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60 confirmed deaths two weeks after Florida building collapse

60 confirmed deaths two weeks after Florida building collapse

On Thursday, two weeks after the disaster, at least 64 people died in a building collapse on June 24 in Surfside, Florida, local officials said.

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The day before, emergency services decided to end the search for survivors, while 76 people are still missing.

Searching the pile of rubble of what was once a 12-story building on the waterfront has found no living victims, save for a teenage boy a few hours after the collapse.

But Charles Burkett, mayor of the small town of 6,000, said earlier Thursday that “we are still praying for a miracle,” stressing that “all hope is not lost.”

On the 15th day of operations, rescuers observed a brief minute of silence at 1:20 a.m., the time when part of the building collapsed.

“The work continues with the required speed and urgency,” said Daniela Levine Cava, mayor of Miami-Dade County, which includes Miami and Surfside.

“We are working 24 hours a day to find victims and allow families to grieve as quickly as possible,” she said during a news briefing.

Police officers and forensic experts are tasked with identifying corpses or human remains so that they can alert relatives of victims.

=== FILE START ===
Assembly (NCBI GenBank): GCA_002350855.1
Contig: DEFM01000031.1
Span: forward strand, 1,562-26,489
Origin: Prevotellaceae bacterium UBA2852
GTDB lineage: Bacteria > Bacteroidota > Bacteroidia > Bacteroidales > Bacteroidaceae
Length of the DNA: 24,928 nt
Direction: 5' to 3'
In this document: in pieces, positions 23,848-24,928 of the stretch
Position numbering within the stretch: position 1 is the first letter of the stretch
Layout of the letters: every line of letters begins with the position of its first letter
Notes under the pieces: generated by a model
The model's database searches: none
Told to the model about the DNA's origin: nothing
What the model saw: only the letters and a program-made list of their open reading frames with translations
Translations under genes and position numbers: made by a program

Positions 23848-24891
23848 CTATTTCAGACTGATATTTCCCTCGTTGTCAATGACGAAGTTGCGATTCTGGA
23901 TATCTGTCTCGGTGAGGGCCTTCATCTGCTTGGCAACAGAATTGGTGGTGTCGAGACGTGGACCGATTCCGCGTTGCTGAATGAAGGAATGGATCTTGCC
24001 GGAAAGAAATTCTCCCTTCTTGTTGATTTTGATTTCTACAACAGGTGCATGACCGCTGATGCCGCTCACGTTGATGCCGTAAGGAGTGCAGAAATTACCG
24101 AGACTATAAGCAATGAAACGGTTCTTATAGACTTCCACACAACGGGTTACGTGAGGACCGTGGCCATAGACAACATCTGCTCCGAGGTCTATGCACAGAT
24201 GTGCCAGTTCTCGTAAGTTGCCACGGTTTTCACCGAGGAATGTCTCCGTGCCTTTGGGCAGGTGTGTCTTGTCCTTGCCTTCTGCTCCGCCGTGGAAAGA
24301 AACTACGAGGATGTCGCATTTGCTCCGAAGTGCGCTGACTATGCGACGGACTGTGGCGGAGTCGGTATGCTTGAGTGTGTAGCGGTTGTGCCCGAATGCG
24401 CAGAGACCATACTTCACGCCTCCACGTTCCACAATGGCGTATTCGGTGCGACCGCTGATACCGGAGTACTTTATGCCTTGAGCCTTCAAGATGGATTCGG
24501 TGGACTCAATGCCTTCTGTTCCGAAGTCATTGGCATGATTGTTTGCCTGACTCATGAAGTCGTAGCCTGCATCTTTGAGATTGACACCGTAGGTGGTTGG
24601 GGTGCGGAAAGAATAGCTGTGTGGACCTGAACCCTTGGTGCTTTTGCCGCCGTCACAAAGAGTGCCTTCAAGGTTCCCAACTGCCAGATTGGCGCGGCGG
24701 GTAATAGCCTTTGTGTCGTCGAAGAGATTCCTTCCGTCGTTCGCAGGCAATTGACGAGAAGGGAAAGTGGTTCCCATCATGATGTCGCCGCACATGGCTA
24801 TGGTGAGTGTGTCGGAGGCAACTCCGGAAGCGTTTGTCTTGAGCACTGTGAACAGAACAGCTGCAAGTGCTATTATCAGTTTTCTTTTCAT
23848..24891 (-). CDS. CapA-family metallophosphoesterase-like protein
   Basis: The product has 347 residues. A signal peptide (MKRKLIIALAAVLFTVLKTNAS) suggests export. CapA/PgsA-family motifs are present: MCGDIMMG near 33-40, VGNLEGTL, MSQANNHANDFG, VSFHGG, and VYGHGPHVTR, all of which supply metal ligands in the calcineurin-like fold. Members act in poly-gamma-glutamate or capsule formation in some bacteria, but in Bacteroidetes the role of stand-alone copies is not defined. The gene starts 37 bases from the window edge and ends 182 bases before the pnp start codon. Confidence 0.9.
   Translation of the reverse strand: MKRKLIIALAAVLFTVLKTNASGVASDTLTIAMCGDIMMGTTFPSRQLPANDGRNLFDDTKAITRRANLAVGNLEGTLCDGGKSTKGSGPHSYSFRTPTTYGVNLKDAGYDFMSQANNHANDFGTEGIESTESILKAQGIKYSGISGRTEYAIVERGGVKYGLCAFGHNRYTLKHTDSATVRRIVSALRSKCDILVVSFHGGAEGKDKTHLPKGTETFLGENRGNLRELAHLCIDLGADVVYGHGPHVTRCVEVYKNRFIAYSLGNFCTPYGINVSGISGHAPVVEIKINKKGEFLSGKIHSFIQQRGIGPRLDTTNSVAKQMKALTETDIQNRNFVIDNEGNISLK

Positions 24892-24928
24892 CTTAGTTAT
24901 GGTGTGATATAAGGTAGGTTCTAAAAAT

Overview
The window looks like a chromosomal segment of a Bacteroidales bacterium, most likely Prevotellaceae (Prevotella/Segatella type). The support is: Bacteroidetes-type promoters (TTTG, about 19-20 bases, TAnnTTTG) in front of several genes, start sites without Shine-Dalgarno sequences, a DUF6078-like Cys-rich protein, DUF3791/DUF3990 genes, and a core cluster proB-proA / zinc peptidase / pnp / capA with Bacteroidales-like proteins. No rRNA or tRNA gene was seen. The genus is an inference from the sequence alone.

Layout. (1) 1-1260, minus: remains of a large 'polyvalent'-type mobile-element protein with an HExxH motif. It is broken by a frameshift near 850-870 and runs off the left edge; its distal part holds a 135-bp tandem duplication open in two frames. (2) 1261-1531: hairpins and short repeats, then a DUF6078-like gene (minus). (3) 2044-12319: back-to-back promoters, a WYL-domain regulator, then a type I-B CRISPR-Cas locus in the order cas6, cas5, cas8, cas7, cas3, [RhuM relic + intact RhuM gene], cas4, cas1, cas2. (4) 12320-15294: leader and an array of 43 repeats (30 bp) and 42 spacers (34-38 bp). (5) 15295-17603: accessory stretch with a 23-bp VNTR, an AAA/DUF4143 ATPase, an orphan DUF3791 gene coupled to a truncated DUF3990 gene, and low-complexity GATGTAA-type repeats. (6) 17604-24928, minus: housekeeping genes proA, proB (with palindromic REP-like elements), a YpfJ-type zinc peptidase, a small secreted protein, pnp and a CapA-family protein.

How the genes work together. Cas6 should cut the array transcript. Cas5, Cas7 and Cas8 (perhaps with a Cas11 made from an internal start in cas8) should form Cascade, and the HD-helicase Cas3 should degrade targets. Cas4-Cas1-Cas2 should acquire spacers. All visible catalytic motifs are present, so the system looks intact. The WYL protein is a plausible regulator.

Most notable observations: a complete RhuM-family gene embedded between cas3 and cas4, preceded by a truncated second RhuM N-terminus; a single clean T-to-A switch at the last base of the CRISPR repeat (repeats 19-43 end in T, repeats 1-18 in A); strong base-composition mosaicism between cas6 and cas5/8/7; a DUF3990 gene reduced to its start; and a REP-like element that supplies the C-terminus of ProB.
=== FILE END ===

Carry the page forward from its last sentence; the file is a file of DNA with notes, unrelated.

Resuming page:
Ms Levin Kava noted that rabbis are cooperating with police to retrieve victims’ remains in connection with their religion, while Surfside has a large Jewish community.

Rescuers also put aside personal items, identity documents, photo albums, school certificates, jewelry, wallets, cell phones, tablets and weapons.

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She called on the relatives of the victims to “report the missing and we will work in the coming weeks or months to return the families.”

At least 124 tons of debris have been removed from the ruins of the Champlain Towers South Building, which partially collapsed in a way that remains largely unexplained, although the structure of the building appeared to be deteriorating in places.

The rest of the building, with instability deemed dangerous, was the subject of a controlled demolition Sunday evening, allowing teams to advance into the hitherto inaccessible excavation areas.